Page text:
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Risking life for school | Photojournalist: Beawiharta

Risking life for school | Photojournalist: Beawiharta | PHOTOGRAPHERS | Scoop.it

I went to Jakarta’s business district to find photos of middle-class workers returning to their homes. When I had finished, I realized that I had something different to shoot for the next day. I searched Google maps to find the location of the collapsed bridge but I couldn’t find the exact location. There was a blank map with only the name of the village, Sanghiang Tanjung. Surprisingly, it said the village was just 130 kms (80 miles) away from our Jakarta office – a travel time of about two hours. My estimation was it would take 4 hours.

 

3am Thursday morning, my friend and driver Soewarno and I headed to the village. We reached by 6am. But the difficulty was this village was just a blank area on the map. Also, we had to find the right direction that the students would take, so that I could take a pictures from the front, not from the back. We found many roads in the village but no one knew where the bridge was. With the help of my friends, we were able to get the name of the head of the village, Epi Sopian, who accompanied us to the location. Edi said the bridge collapsed during Saturday’s big flood when wood and bamboo hit the suspension bridge’s pillar.

 

I arrived at the location as the students were crossing. They were already in the middle of the bridge. Oh no, these could not be the children who wanted to go to school, I thought! It was more like an acrobatic show the collapsed bridge as an apparatus and without any safety device at all. They walked slowly, sometimes screaming as their shoes slipped. Suddenly the rain came. A last group of students, Sofiah and her friend, were on the bridge. Happily, all the students crossed safely. I took pictures for no more than five minutes. (...)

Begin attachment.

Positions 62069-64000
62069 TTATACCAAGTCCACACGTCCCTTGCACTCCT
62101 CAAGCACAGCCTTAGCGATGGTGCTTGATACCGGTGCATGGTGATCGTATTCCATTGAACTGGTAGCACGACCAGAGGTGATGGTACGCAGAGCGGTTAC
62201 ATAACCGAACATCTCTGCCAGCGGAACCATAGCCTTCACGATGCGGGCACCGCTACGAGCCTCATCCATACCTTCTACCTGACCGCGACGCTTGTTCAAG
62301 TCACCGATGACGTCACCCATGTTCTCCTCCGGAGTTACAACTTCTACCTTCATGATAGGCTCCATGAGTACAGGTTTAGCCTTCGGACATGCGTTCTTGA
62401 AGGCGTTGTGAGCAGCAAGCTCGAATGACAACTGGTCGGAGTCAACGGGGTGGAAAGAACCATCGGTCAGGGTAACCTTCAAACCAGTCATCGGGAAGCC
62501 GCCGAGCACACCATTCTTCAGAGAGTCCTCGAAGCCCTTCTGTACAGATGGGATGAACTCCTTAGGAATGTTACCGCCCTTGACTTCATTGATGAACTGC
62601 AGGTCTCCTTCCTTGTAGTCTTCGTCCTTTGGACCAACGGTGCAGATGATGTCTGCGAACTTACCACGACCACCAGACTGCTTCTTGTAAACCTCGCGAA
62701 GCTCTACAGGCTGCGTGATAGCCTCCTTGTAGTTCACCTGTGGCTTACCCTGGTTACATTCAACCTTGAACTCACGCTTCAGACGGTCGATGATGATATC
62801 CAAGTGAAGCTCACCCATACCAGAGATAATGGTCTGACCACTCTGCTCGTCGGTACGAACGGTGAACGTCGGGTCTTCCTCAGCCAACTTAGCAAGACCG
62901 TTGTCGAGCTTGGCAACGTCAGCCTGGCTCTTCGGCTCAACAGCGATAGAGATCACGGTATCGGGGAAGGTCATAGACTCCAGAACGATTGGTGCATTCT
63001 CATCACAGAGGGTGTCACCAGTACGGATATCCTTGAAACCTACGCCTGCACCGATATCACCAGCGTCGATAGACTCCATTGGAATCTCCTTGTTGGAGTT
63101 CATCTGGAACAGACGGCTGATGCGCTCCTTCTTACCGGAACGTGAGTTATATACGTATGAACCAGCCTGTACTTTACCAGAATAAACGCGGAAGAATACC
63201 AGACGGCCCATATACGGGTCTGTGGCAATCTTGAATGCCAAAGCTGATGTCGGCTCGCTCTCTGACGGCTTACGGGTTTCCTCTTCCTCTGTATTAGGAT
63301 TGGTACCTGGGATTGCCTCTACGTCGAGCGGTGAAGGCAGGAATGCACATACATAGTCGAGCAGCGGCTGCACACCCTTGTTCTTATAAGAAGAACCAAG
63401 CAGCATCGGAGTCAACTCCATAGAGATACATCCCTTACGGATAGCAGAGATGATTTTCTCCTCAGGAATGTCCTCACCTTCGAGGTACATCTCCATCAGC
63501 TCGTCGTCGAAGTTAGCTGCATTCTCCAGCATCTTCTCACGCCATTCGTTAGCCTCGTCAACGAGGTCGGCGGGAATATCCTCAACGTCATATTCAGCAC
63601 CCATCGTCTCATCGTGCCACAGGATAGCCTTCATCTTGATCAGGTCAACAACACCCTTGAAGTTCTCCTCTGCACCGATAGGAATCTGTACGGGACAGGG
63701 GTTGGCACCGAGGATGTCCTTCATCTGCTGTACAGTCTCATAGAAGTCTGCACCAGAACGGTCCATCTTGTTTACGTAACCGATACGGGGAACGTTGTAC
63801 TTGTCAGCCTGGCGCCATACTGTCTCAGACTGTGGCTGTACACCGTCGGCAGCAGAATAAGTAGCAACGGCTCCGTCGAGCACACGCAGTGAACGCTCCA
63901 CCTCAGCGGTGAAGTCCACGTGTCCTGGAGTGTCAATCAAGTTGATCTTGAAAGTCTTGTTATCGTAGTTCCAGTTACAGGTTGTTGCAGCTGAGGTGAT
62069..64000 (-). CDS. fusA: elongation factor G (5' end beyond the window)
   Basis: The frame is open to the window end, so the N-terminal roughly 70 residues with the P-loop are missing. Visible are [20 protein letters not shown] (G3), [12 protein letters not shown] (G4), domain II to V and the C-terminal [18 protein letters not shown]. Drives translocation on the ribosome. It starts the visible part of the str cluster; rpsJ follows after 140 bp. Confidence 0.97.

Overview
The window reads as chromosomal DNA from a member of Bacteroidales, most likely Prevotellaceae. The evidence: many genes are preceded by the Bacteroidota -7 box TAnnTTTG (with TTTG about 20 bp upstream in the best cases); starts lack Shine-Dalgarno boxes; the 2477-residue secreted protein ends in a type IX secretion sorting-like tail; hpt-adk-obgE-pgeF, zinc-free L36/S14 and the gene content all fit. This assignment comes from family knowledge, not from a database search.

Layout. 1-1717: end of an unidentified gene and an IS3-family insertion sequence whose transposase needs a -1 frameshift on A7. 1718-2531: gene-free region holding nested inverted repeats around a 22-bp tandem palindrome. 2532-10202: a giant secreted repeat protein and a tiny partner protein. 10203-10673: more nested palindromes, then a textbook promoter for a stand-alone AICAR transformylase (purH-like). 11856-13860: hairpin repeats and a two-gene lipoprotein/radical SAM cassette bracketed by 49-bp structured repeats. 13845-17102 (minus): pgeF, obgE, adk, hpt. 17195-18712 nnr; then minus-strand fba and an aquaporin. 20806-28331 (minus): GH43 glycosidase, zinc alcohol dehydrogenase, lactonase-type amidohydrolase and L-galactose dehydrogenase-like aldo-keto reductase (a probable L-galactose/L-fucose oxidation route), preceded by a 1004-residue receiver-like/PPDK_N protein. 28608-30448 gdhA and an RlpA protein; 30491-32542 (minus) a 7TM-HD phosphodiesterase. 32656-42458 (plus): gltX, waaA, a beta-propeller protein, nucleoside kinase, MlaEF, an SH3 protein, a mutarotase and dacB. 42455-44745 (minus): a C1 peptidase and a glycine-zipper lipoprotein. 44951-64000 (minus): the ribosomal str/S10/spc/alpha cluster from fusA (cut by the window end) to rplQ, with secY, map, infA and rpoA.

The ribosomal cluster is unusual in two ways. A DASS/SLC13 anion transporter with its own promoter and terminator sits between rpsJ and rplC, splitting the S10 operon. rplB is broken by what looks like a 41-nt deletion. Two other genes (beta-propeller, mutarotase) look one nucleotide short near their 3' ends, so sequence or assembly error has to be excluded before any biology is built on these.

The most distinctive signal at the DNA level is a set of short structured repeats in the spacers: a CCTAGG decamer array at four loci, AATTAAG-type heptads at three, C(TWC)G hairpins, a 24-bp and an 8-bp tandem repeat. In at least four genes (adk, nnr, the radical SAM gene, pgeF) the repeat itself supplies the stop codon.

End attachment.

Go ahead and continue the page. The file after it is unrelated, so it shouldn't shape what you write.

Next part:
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Bhooshan à l’école publique de Jodhpur | sergebouvet.com

Bhooshan à l’école publique de Jodhpur | sergebouvet.com | PHOTOGRAPHERS | Scoop.it

Un drôle d’élève, ce Bhooshan ! C’était le seul écolier à porter un léger blouson bleu, rouge et moutarde alors que le thermomètre affichait 25°. Je le visais avec mon 50mm, dans sa salle de classe modeste, courbé en deux sur son cahier, soufflant, tirant la langue, tenant son stylo bille à pleines mains et appuyant de toutes ses forces, comme s’il eût voulu traverser la table…

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Just Write | Photojpournalist: Steve McCurry

Just Write | Photojpournalist: Steve McCurry | PHOTOGRAPHERS | Scoop.it

Steve McCurry has covered many areas of international and civil conflict, including Beirut, Cambodia, the Philippines, the Gulf War, the former Yugoslavia, Afghanistan, and Tibet. He focuses on the human consequences of war, not only showing what war impresses on the landscape, but rather, on the human face.

 

McCurry's work has been featured in every major magazine in the world and frequently appears in National Geographic, with recent articles on Tibet, Afghanistan, Iraq, Yemen, and the temples of Angkor Wat, Cambodia.

 

A high point in McCurry's career was the rediscovery of the previously unidentified Afghan refugee girl that many have described as the most recognizable photograph in the world today.

McCurry has published books including The Imperial Way (1985), Monsoon(1988), Portraits (1999), South Southeast (2000), Sanctuary (2002), The Path to Buddha: A Tibetan Pilgrimage (2003), Steve McCurry (2005), and Looking East(2006).

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2002: The Year they Were Born | Photographer Garima Jain

2002: The Year they Were Born | Photographer Garima Jain | PHOTOGRAPHERS | Scoop.it

"We have lived here for eight years, on this side of the road we call ‘Border’. We cross to the Hindu side only to buy vegetables. Recently, Hindus and Muslims threw stones at each other across the Border during a wedding. I know what a Hindu looks like because they wear a bindi and tika. The only time we meet them is when we go with father to the factory where he works. It’s in the Hindu area..."

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